Twitch Streaming entered our household

My husband is a teacher, so his primary concern about streaming on twitch was that his students might discover his channel. To keep his identity a secret, he bought a few cheap masks he switched off between wearing whenever he was on camera. Ironically, if he were starting today, he probably would have opted for a vtube avatar, but they hadn’t really caught on when he dove into streaming.

It became clear pretty quickly that streaming was a good fit for my husband. It provided purpose to time that otherwise felt pointless for him. But it also presented our first major challenge for the pandemic. Until that point, the two of us shared an office whenever he wasn’t working. But I often work late into the day, and my work isn’t really compatible with someone streaming in the same room with me. (My keyboard is loud.)

As soon as my husband returned to working in the classroom, we cleared out the temporary office he used for teaching and turned it into his first streaming studio. But it was small, hot and just on the other side of the office where I write. We quickly decided he would need a bigger, cooler space, and the laundry room in the basement suited best. It took most of a year to clear out the space and make ready, but he now has quite the streaming studio – including bright lights and green screen.

Incidentally, it didn’t take long for the masks he wore for streams to become stifling. So when his audience encouraged a face reveal, he turned it into an event.

Twitch is way more than just games

As with my good friend Flutter, I shared stream time with my husband. (We still stream ‘divorce court’ every Saturday.) But I had few aspirations toward running my own channel, despite constant encouragement from my husband and friends’ communities. I’m not good at games, after all, and the things I spend my time on seem dreadfully boring to watch. (Or so I thought.)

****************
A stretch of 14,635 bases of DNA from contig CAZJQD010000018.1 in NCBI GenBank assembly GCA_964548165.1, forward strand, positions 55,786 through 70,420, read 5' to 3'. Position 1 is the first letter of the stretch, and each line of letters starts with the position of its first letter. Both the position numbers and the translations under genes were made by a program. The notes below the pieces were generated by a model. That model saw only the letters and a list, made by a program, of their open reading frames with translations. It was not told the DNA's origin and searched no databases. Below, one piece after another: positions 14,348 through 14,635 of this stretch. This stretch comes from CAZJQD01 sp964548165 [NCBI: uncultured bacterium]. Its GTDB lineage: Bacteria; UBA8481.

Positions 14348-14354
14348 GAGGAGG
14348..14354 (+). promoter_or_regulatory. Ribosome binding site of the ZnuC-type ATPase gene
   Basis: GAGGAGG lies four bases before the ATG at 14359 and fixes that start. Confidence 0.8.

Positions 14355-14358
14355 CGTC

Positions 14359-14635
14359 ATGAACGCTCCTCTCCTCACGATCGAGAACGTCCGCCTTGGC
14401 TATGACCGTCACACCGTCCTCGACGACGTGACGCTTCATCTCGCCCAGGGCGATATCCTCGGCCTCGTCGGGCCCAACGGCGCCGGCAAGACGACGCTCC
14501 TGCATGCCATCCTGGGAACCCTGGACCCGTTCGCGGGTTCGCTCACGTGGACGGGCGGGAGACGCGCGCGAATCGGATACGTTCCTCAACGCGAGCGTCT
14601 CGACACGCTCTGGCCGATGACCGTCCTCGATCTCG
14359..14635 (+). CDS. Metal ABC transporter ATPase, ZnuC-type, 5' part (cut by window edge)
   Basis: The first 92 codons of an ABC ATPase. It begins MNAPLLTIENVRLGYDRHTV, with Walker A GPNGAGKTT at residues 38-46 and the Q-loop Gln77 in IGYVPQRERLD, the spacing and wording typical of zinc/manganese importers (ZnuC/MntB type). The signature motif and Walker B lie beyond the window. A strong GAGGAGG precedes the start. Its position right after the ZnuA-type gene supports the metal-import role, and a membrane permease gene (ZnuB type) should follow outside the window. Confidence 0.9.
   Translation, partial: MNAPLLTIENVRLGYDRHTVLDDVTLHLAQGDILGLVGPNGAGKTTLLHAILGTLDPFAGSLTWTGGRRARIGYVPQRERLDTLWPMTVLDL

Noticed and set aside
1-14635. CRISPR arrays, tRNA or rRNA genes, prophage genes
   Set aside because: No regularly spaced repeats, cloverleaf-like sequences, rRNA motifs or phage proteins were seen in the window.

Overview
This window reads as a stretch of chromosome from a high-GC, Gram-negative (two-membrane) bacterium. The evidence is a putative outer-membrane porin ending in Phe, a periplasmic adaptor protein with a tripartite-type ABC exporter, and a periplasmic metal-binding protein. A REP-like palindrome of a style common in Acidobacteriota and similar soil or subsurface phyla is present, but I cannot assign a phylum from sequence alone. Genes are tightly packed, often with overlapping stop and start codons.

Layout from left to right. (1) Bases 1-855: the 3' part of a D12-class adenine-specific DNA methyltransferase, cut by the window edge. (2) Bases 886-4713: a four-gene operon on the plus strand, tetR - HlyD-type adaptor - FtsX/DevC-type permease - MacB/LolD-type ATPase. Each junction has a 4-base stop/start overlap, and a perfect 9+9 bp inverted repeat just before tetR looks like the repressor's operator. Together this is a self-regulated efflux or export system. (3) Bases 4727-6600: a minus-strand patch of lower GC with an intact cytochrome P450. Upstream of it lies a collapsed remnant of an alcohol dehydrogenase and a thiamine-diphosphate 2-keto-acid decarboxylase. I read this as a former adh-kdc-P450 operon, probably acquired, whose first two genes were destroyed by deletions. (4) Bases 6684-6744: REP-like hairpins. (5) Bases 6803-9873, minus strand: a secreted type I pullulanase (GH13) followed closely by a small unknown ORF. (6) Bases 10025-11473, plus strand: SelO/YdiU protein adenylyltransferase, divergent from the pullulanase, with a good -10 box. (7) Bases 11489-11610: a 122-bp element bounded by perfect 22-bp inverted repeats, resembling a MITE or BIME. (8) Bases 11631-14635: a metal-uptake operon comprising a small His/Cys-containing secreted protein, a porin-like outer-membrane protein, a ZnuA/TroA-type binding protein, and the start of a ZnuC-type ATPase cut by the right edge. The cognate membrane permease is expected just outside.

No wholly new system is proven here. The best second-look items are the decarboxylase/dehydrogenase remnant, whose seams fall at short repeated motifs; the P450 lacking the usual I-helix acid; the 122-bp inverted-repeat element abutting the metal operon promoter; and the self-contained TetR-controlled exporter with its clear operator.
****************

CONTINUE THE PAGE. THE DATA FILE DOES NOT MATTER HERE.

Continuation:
At the point, the closest I ever came to streaming was occasionally going live on my Facebook author page to update my followers about my various projects. I eventually moved these sessions to Twitch, which seemed more suited to it and quickly found a far more receptive audience in attendance. But I borrowed my husband’s channel for these sessions, still believing there was little reason for me to start my own separate channel.

At last, November 2021 rolled around. I signed up for my local writing group on discord so that I could attend some of the digital write-ins, and discovered that one of the local coordinators streams her writing sessions.

My first reaction was shock. People show up to watch other people write? But isn’t that dreadfully boring?

It turns out I had it all wrong. It’s less about entertainment and more about atmosphere. Writers, it turns out, like to know that others are sharing their experiences – sometimes in real time. In fact, many writers work better if they have other writers to encourage them and help them stay on track.